Penguin weathervane design cleanup

Penguin weathervane cleaned up designI’ve been considering the technical challenges of fabricating the penguin weathervane. Although it was clear that the best approach would be to laser-cut the design from brass or copper sheet, I needed to work out the best way of setting the coloured glass panels into the structure.

After discussing the issue, I felt the best approach would be to cut a 4mm central brass sheet rebated by 4mm around the glass panels, which would themselves be oversized by approximately 3mm. On each side of the brass sheet, additional fish and penguin laser-cut 1mm copper panels will be used to retain the glass. The three layers will be held together with brass leather screws and the glass panels silicone bonded.

The advantage of using brass overlaid with copper is that copper weathers darker than brass, so the bodies of the penguin and fish will be subtly distinguishable from the water lines and bubbles.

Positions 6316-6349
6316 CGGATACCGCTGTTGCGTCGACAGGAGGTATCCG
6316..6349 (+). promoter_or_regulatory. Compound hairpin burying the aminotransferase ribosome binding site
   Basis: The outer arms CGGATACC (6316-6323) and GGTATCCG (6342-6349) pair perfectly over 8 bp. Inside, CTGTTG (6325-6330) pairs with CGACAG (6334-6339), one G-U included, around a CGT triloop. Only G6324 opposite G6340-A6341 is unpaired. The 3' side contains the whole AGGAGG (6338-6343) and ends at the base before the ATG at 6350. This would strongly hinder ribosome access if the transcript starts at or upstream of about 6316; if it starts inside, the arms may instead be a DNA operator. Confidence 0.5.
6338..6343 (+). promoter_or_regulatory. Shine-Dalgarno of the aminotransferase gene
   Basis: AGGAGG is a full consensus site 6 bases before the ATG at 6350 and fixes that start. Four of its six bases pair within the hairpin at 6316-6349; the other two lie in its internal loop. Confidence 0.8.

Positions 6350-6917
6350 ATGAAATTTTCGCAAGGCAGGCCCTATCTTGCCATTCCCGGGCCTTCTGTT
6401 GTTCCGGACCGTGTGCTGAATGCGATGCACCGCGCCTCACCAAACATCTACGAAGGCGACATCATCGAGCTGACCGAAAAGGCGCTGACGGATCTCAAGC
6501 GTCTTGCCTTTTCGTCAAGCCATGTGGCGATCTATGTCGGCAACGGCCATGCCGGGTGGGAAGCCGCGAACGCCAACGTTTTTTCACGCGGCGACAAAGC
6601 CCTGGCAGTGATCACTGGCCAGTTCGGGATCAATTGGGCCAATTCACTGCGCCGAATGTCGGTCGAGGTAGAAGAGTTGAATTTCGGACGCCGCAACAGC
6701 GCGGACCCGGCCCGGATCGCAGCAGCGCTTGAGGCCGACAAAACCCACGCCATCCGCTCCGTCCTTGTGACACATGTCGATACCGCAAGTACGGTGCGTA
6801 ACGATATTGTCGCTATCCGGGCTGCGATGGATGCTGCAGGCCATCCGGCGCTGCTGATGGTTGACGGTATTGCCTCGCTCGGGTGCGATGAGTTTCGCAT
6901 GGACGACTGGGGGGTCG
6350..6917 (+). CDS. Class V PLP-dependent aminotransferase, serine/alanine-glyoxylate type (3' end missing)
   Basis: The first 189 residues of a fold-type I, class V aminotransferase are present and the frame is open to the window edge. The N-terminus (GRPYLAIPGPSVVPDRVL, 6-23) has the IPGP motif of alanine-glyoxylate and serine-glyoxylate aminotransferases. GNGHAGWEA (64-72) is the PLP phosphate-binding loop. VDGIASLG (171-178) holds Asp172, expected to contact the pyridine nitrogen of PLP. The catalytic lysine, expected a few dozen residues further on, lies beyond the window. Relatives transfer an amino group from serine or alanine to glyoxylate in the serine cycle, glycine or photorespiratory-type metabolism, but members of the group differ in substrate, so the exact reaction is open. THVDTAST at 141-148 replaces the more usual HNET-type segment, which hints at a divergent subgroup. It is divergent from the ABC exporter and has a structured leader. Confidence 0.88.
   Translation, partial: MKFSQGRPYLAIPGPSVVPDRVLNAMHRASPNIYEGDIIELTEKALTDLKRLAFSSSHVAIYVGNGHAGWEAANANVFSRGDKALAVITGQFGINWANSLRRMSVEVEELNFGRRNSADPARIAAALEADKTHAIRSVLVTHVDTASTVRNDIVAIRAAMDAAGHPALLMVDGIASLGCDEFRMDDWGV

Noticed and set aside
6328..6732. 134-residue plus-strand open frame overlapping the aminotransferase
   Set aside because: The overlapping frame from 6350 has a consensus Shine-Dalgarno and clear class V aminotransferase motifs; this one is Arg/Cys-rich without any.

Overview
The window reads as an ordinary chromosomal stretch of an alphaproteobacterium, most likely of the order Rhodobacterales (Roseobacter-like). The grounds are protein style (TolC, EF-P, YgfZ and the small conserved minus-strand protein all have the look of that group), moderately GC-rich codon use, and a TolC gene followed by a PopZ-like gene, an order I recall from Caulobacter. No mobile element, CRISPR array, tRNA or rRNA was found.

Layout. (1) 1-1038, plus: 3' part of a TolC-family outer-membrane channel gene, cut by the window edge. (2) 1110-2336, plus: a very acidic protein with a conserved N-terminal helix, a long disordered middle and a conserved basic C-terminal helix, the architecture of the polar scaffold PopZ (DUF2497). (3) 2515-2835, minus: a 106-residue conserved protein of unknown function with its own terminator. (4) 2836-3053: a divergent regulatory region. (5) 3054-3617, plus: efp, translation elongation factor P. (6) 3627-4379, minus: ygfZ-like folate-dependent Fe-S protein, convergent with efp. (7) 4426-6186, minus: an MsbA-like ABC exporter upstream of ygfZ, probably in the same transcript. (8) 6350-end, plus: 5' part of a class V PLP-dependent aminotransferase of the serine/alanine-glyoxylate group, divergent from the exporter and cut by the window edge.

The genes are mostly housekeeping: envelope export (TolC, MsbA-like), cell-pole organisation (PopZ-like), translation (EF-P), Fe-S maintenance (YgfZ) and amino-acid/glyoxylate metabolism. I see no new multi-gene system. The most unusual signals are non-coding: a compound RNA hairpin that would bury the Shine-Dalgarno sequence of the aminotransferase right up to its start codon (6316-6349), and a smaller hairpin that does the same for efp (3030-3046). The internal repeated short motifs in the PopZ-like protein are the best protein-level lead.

In order to prepare the design for laser cutting, I needed to clean it up and convert it to a vector image. So in preparation I converted the design to solid colour in Photoshop by increasing the threshold to maximum. I then mapped out the fish and penguin panels in layers and replaced the drawn water bubbles and eyes with circular shapes, the centres of which were cut out using proportionally reduced circles. Finally I re-coloured the water and bubbles to a dark grey to represent the colour difference between the weathered copper and brass.

Once the overall size has been agreed, I can work out the 4mm glass rebates in the brass panel and send the design off to be cut.

Final drawn design set on a sky backgroundPenguin and fish overlayspenguin-weathervane-black-fish.jpgpenguin-weathervane-black-penguin.jpgFinal cleaned up designFinal cleaned up design set on a sky background
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